Saturday, August 25, 2012

#BookChat Tan - A Story of Exile, Betrayal and Revenge by David Lawlor

‘Peelers have a knack for hitting you where it hurts; broken nose, bruised ribs, a few loosened more than a rapist deserved, Sergeant Coveney and District Inspector Webber had said. Proper order, too - except the lad was no rapist, and Webber knew it.’

It’s 1914 and Liam Mannion is forced into exile for a crime he didn’t commit. He flees Balbriggan, the only home he has ever known and travels to England, where he enlists and endures the torment of trench warfare in France. Five years later he’s back in England, a changed man, living in the shadow of his battlefield memories. Liam finds work in a Manchester cotton mill but prejudice and illness soon see him destitute. Starving and desperate, he enlists in a new military force heading to Ireland - the Black and Tans - and is posted to the very town he fled as a youth.

While he has been away Liam’s childhood friends have joined the republican cause, while his brother has allied himself to the Crown forces. Liam must wrestle with his own conflicted feelings about duty to the ruthless Tans and loyalty to his friends. The potent combination of ambition, patriotism and betrayal collide, forcing him to act as he comes face to face with the man who spread lies about him all those years before.
WHY I WROTE TAN: I've always been interested in this era of Irish history (1919-1921). My grandfather was very 'active' in this period fighting the British. The Black and Tans wre a notorious group of British soldiers who went to Ireland fresh from their experiences in France during World War One. They brought the brutality of the trenches to Irish towns and villages.I thought it would be intriguing to write a story from the perspective of someone who became a Tan...what their motivations were and what were the conflicts.
David Lawlor's descriptions of violent combat battles are exceptionally compelling. However, he didn't lose sight of the fact his book was a historical fiction. Lawlor brilliantly introduces the family. Other characters including friends and women are perfectly woven into the story. It's a beautifully written novel in which to entertain and learn about this period of Irish history. - Mary Crocco book blogger
An entertaining and historical page turner, with many surprises awaiting along the way - Jedwardian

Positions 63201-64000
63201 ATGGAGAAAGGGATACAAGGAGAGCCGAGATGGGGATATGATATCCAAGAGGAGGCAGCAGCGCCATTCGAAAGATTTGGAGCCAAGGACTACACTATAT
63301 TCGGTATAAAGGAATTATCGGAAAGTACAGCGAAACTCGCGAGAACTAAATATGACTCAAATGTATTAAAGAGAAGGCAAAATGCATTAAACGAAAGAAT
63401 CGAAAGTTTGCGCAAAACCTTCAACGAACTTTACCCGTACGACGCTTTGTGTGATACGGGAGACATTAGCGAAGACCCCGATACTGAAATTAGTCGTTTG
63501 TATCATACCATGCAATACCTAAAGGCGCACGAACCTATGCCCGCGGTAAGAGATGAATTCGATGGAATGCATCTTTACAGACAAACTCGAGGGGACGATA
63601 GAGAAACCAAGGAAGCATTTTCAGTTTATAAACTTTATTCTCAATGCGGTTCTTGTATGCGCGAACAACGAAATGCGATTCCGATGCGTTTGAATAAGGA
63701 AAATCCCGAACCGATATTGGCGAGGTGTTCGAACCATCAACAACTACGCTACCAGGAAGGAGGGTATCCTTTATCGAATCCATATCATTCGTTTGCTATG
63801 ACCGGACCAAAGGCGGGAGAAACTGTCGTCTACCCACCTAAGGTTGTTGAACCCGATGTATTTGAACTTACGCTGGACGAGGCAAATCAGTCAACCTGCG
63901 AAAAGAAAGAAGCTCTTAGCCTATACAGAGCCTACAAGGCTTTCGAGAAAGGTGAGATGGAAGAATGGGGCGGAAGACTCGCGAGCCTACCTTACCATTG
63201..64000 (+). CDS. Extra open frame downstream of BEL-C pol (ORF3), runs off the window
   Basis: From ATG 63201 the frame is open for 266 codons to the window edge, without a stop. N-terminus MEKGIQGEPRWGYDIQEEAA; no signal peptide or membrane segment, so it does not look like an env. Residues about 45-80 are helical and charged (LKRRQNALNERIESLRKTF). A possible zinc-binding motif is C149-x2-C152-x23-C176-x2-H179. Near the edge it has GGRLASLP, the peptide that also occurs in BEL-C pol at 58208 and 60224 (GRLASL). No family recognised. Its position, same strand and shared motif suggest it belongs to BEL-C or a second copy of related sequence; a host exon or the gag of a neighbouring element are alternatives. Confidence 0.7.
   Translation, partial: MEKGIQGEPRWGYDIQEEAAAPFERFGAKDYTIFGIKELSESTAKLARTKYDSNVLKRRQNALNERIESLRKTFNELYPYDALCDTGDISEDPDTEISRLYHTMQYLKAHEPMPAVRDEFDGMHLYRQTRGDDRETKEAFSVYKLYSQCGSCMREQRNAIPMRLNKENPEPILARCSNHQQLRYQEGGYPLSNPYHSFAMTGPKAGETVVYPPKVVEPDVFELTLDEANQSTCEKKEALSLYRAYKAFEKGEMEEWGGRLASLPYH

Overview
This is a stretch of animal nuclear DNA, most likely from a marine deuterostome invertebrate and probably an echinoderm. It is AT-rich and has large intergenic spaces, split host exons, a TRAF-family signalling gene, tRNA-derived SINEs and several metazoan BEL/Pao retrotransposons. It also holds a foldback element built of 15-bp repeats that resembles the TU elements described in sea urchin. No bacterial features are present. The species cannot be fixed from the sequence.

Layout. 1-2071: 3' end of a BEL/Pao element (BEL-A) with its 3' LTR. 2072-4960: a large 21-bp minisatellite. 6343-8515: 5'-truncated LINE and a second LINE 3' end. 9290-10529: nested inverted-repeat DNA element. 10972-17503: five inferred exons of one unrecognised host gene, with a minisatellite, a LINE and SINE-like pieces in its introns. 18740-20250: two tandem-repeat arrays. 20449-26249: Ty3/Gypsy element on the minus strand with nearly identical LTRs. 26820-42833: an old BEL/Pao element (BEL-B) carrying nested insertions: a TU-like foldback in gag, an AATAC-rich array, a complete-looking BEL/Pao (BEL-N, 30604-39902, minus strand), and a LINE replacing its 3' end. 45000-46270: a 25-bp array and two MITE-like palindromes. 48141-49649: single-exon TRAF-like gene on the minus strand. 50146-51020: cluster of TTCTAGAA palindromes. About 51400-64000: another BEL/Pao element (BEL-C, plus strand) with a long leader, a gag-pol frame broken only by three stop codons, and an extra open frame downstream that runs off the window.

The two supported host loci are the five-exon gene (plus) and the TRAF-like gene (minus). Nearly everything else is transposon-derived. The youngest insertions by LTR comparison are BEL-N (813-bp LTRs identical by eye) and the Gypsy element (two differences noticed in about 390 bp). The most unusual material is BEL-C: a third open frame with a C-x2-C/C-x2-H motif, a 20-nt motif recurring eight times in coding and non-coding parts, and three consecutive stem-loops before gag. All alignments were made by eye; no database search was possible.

I especially liked the portrayal of the women throughout. They are given time and substance; very engaging, likeable and credible. The fighting scenes, also, are riveting. At one point I thought Lawlor himself must have experienced the ordeals. I would love to see this story made into a movie. Here's one who would pay to see it. - Thomas Hollywood
This is an excellent read, it is well-paced, has memorable characters and is a catchy story. The author doesn't use history as an easy win for his storytelling, the heroes and villains of this piece are carefully constructed, and he manages to link the subtleties of the individual's struggle with war, peace and heavy-handed policing with the similar struggles of the fledgling nation. - Colleen Connolly
If you have a free day, and you fancy a roller-coaster ride from your armchair, put this one on your list. I didn't want to put it down. - EM Moran
BEHIND THE SCENES: There was a point in the story in which a main character dies that I found rather difficult. I didn't want to let him go but felt that he had to be sacrificed for the flow of the story. I thought about making his death very heroic but in the end opted to make it more prosaic. There's a scene in the movie Saving Private Ryan in which one of the patrol members - the medic - is shot and dies, despite the frantic efforts of his mates to save him. There was a terrible gasping panic in the man's voice as he died and I tried to convey that terrible sense of hoplessness in my character, too. I think the manner of my character's death was a 'success' in that respect and I have Steven Spielberg to thank for it.

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